- Measures utilization costs: associated with each measure are the costs of collecting data, automating the calculation of the measure values (when possible), analyzing the data, interpreting the analysis results, and communicating the information products;
- Process Change Costs: the set of measures may imply a change in the development process, for example, through the need for new data acquisition;
- Special Equipment: system, hardware, or software tools may have to be located, evaluated, purchased, adapted or developed to implement the measures; and
- Training: the quality management/control organization or the entire development team may need training in the use of the measures and data collection procedures. If the implementation of measures causes changes in the development process, the changes needs to be communicated to the staff.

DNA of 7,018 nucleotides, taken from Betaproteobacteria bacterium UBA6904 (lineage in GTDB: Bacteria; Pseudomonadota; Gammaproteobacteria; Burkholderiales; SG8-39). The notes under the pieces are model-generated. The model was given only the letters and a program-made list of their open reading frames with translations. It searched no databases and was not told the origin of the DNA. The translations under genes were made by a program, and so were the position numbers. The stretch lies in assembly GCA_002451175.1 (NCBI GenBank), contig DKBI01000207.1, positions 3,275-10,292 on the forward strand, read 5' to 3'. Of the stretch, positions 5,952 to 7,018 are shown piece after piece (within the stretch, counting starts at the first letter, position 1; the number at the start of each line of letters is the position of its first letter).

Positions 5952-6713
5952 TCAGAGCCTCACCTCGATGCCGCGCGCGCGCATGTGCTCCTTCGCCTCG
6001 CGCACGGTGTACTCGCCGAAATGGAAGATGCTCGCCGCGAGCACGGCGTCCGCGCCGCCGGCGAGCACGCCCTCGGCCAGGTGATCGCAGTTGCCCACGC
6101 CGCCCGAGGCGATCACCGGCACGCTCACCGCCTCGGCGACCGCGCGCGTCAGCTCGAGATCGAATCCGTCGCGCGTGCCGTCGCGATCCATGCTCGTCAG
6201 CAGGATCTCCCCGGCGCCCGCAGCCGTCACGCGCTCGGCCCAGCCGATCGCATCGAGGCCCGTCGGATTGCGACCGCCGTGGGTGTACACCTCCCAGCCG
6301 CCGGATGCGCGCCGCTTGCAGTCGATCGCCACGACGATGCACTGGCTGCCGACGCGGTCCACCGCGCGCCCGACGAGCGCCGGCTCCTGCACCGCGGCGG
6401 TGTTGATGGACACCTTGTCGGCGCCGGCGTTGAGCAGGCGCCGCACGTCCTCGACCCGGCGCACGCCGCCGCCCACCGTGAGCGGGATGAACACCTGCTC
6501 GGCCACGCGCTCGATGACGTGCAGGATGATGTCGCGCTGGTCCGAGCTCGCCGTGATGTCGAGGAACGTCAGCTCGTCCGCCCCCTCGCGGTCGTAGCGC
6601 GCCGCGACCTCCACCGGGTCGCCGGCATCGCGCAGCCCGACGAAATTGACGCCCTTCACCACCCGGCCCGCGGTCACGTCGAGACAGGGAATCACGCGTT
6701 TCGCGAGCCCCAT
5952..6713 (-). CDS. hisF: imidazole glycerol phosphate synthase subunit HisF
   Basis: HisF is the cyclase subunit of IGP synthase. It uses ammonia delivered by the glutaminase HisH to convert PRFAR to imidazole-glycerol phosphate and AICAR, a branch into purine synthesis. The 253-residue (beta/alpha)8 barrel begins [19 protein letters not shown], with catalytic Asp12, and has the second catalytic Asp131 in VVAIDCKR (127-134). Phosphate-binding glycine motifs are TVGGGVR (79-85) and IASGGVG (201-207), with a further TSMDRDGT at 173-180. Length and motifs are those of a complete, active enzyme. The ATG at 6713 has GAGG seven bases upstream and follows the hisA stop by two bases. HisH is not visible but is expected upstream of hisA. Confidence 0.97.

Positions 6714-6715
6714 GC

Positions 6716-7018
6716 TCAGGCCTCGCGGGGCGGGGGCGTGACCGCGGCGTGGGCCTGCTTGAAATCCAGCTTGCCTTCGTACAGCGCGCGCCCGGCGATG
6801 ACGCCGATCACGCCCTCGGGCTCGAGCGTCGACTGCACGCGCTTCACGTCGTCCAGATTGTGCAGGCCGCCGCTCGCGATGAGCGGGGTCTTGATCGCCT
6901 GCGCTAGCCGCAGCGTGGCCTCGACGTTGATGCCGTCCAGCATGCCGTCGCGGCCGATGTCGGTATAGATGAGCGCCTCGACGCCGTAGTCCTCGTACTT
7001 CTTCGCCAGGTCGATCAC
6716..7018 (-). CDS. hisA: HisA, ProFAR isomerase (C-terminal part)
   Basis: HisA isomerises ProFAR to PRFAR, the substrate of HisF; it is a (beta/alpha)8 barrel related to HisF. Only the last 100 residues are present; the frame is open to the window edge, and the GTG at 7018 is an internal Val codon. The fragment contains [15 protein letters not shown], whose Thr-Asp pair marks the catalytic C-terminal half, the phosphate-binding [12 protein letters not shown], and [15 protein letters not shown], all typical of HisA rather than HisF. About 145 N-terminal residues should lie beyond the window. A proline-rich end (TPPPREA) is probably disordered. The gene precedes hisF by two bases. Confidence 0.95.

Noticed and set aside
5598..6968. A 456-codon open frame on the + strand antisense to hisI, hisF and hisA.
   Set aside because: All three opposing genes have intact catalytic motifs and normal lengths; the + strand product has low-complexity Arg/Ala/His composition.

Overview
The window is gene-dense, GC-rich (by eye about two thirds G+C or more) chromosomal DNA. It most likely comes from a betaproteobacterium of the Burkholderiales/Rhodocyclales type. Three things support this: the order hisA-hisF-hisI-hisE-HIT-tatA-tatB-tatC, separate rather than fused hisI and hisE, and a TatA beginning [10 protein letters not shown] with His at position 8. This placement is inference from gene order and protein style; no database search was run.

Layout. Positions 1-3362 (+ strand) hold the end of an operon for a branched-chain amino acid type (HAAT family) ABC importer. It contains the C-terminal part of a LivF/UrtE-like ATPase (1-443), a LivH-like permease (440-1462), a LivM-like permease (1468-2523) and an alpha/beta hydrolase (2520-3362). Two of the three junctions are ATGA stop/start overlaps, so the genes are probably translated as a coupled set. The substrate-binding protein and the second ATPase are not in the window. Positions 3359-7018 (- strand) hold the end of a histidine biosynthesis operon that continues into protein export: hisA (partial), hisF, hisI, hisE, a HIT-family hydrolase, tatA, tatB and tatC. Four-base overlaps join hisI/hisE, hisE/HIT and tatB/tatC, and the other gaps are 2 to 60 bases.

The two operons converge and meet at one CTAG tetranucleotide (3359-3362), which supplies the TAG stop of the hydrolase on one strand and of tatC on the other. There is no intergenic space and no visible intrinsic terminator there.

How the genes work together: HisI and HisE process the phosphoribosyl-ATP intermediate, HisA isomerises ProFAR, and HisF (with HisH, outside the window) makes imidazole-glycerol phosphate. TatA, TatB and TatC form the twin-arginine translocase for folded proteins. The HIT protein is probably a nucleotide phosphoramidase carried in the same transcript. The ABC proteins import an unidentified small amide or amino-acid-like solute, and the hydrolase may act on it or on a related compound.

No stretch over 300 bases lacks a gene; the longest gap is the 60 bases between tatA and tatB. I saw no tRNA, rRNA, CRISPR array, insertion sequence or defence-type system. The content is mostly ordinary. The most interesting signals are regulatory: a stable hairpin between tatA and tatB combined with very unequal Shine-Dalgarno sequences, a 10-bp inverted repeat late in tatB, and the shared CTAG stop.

I know I said I was going to focus on defining the measures, not actually measuring as a process or method. However, how you measure will impact what you are measuring and vice-versa. As I said before, there are many alternatives to fulfill an information need. It’s important to understand which measures will make it easier to ensure some key aspects of your measurement process.
Accuracy of a measurement procedure
Accuracy is the extent to which the procedure implementing a base measure conforms to the intended measurement method. An accurate procedure produces results similar to the true (or intended) value of the base measure.
Measurement procedures implement the measurement methods described for base measures. These procedures may produce results different from what was intended due to problems such as a systematic error in the procedure, random error inherent in the underlying measurement method, and poor execution of the procedure.